Comma on guard
This summer was brilliant for butterflies, which I have to admit are not normally subjects for me. But, because the weather was so good, I ventured a little further than I usually do, into the south of the reserve (all of the hides are in the north, which is where I typically stay) and into the open grasslands there. Boy am I glad that I did! Butterflies, dragonflies and damselflies everywhere! This comma was striking such a pose on this leaf that I couldn’t resist getting close in. I had to be careful because it was the middle of the day, and it could easily fly away (in the mornings they are typically too cold to fly, and have to warm up first). I was using my 300 mm and crept close enough to get the butterfly to fill the frame. I used a fairly common rule of thirds composition (something that I’m probably in danger of over using) and used the one shot drive mode to focus on the butterfly then recompose.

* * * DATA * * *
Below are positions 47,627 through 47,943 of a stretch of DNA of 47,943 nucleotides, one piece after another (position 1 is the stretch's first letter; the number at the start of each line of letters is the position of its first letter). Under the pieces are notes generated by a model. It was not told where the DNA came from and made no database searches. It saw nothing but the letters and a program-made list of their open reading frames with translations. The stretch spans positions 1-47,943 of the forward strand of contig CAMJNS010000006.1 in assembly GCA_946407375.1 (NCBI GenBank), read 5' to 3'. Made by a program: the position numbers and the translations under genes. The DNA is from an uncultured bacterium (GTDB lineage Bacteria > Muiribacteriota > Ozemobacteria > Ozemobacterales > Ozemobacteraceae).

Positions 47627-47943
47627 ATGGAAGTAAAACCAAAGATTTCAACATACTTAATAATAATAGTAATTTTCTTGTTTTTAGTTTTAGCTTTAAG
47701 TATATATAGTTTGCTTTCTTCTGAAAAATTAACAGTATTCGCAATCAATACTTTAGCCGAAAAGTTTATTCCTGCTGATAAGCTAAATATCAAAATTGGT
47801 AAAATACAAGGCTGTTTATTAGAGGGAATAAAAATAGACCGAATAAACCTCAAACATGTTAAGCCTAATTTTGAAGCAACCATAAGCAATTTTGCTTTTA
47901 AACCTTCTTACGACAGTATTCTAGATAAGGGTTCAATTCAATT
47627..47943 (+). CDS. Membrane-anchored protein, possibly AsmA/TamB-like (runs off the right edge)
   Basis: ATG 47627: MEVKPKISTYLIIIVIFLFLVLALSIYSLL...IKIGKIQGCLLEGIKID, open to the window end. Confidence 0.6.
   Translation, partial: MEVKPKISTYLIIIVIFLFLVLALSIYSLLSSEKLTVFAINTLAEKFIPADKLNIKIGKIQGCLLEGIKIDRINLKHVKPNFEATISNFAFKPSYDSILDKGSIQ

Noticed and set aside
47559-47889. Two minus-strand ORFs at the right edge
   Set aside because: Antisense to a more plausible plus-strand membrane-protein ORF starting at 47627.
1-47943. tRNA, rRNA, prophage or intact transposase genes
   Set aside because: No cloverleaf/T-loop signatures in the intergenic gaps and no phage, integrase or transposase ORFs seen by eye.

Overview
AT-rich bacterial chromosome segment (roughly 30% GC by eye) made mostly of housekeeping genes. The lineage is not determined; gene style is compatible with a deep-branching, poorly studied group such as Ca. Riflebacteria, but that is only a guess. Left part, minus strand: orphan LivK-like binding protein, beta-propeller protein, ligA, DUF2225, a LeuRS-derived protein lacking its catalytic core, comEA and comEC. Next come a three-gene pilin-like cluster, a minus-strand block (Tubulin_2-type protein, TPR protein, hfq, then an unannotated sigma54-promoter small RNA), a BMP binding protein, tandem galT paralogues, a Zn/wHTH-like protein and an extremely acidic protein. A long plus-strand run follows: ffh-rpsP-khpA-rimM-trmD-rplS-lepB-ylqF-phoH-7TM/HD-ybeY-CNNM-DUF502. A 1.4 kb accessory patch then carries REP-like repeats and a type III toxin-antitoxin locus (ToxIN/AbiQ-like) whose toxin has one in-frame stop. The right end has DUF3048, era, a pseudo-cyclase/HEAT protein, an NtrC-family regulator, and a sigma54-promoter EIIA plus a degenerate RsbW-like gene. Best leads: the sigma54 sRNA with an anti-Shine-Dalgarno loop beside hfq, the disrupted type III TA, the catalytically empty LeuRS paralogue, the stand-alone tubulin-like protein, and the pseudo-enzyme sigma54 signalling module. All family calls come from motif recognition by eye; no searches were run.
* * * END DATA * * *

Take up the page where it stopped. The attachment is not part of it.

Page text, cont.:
I’m very happy with the result, the butterfly is wonderfully sharp, curtesy of f8, but the long lens gives a smaller depth of field than other lenses, so the background stayed nicely out of focus, despite being pretty close. If I were to change anything, I would probably drop the highlights down a little to show more detail of the leaf that the butterfly is standing on, but honestly I don’t feel it detracts from the composition, and if anything just goes further to remove any distractions from the butterfly.
Interestingly, to take this photo I had to leave the well-trodden path and follow a more desire-line meander through the long grass. About 30 yards in was a bicycle hidden in the long grass, and not too far away I could hear something suspiciously like teenagers having some private time together… Hopefully the sound of my shutter didn’t disturb them (it didn’t appear to) and after capturing the image of the comma, I bravely decided to turn around and head back onto the path. There’s only one kind of birds and bees I want to photograph!